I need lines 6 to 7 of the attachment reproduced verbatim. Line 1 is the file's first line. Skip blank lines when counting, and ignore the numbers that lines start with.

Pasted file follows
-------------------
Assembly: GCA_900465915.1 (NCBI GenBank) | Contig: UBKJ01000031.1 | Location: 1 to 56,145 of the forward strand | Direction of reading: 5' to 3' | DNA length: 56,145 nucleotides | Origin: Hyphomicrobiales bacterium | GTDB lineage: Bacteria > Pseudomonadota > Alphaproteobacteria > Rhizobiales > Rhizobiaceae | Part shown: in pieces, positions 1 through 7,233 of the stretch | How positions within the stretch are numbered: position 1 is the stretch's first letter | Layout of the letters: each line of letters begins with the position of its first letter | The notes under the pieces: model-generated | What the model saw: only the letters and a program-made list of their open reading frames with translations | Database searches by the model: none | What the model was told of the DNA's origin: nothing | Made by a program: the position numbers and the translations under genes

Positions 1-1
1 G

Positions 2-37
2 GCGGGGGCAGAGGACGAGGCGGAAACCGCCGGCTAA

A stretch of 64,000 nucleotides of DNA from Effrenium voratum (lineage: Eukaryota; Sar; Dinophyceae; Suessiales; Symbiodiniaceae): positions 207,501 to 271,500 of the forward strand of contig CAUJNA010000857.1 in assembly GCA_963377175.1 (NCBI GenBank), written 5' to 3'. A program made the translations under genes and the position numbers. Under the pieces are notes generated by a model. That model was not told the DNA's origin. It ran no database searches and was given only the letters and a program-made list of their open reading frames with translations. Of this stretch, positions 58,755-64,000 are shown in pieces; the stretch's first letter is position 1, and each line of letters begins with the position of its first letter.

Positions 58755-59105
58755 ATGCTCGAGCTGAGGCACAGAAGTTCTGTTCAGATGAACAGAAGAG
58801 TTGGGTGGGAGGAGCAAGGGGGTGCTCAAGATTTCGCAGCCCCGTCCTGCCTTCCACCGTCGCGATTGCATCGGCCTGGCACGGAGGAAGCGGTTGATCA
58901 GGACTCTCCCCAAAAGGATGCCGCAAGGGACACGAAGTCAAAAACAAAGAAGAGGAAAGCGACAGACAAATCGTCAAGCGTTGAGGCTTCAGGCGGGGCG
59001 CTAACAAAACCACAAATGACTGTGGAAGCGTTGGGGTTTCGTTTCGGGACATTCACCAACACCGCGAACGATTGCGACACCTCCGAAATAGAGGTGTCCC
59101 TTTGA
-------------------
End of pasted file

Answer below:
A stretch of 64,000 nucleotides of DNA from Effrenium voratum (lineage: Eukaryota; Sar; Dinophyceae; Suessiales; Symbiodiniaceae): positions 207,501 to 271,500 of the forward strand of contig CAUJNA010000857.1 in assembly GCA_963377175.1 (NCBI GenBank), written 5' to 3'. A program made the translations under genes and the position numbers. Under the pieces are notes generated by a model. That model was not told the DNA's origin. It ran no database searches and was given only the letters and a program-made list of their open reading frames with translations. Of this stretch, positions 58,755-64,000 are shown in pieces; the stretch's first letter is position 1, and each line of letters begins with the position of its first letter.

Positions 58755-59105